26 Sep Keeping holiday boredom at bay
If there’s one question on the minds of every parent as the end of term looms, it’s how to keep the kids entertained over the school
We all want to make sure our littlies keep their young minds alert and engaged during the break – ideally with something active, creative and educational – but the reality is that many of us end up getting the guilts as our pint-sized humans spend way too much time developing square eyes in front of their devices. At the same time, we live in fear of those two dreaded words:
Our Uniting educators are experts at creating fun and educational activities that stretch brains and put smiles on little faces. Our vacation and before and after school care programs do more than give your child a place to socialise and learn when they’re not in school – we teach them skills for life.
Recently our entire learning team (covering preschool education, childcare, day care and vacation and before and after school care services) participated in professional development on ‘real-world’ STEM learning. STEM – which stands for Science, Technology, Engineering and Mathematics – is an integrated, multi-disciplinary approach to education that helps children and young people develop creative and critical thinking skills, that can be applied in a real-world context.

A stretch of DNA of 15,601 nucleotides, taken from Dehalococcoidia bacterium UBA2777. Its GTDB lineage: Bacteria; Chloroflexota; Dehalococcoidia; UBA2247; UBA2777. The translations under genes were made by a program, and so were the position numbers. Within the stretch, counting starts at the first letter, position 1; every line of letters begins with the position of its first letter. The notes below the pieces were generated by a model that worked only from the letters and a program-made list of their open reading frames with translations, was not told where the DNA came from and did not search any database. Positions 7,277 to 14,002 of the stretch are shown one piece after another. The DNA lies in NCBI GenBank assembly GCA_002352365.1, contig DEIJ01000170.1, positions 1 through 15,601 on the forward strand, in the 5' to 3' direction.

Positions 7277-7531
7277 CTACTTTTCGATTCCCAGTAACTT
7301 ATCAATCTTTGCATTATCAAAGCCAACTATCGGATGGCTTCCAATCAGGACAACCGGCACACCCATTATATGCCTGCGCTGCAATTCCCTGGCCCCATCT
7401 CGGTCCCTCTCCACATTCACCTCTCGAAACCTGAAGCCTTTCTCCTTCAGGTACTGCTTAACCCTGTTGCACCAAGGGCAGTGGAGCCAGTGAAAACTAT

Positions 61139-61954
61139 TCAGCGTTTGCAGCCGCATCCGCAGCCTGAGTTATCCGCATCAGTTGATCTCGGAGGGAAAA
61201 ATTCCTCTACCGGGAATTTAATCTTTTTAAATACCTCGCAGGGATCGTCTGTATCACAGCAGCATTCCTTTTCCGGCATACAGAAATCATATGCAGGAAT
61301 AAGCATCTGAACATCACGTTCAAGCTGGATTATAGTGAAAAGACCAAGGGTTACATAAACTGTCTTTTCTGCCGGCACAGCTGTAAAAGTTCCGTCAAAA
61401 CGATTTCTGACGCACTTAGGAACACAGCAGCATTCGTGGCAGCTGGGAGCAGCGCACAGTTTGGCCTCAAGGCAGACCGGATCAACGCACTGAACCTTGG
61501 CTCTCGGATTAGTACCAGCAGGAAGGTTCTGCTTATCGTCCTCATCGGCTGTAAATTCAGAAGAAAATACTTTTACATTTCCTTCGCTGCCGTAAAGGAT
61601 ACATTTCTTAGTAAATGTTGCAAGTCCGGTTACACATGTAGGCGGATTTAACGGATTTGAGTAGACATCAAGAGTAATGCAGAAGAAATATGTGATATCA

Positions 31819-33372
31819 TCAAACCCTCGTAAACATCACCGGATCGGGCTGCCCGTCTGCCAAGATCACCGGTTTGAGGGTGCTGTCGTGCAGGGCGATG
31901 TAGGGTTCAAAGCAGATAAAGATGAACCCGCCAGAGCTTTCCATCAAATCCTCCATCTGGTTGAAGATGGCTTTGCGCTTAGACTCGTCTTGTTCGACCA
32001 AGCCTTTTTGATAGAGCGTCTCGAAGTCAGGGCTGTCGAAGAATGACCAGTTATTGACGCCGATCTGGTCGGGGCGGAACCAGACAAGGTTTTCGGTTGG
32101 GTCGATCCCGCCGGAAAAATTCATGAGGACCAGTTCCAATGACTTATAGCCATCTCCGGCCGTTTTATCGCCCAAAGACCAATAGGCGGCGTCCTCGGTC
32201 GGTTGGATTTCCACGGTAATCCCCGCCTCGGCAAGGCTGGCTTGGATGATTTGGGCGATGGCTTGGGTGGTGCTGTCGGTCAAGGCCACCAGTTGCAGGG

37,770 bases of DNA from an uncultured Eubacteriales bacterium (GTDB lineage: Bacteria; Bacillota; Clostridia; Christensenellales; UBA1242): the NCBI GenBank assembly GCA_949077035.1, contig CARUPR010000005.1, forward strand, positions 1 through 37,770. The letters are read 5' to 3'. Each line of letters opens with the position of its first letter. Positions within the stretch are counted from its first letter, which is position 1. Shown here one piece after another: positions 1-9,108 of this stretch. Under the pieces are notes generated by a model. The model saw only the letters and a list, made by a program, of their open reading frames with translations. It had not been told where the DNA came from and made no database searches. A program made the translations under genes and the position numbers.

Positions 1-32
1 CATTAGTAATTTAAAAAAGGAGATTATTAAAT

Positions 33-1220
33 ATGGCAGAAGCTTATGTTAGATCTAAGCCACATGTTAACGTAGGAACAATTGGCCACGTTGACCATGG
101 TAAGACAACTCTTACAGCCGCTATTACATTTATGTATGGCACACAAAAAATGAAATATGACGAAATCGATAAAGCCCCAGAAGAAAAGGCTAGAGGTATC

One way some of our programs apply the philosophy is through getting little investigators out into the great outdoors as part of a bush kindy program. During these regular excursions, children get the opportunity to have a change of scenery and see, smell and touch plants and natural surfaces, as well as feel and hear the breeze.
The good news is, that you can easily recreate this experience in your own backyard or at your local park with a self-directed ‘backyard treasure hunt’ activity that promotes discovery, curiosity and mindfulness – perfect for the school holidays.
We’ve made life easy with a free printable activity sheet that invites children to explore the outdoor environment as they hunt for ‘treasures’ including sticks, pebbles, feathers and leaves. With your help (or independently for older children), explorers consider questions including:
- What do my treasures feel like in my hand?
- Can I see any patterns or similarities?
- What can I hear around me?
- What can I feel on my skin or under my feet?
- Can I see anything that shouldn’t be here?
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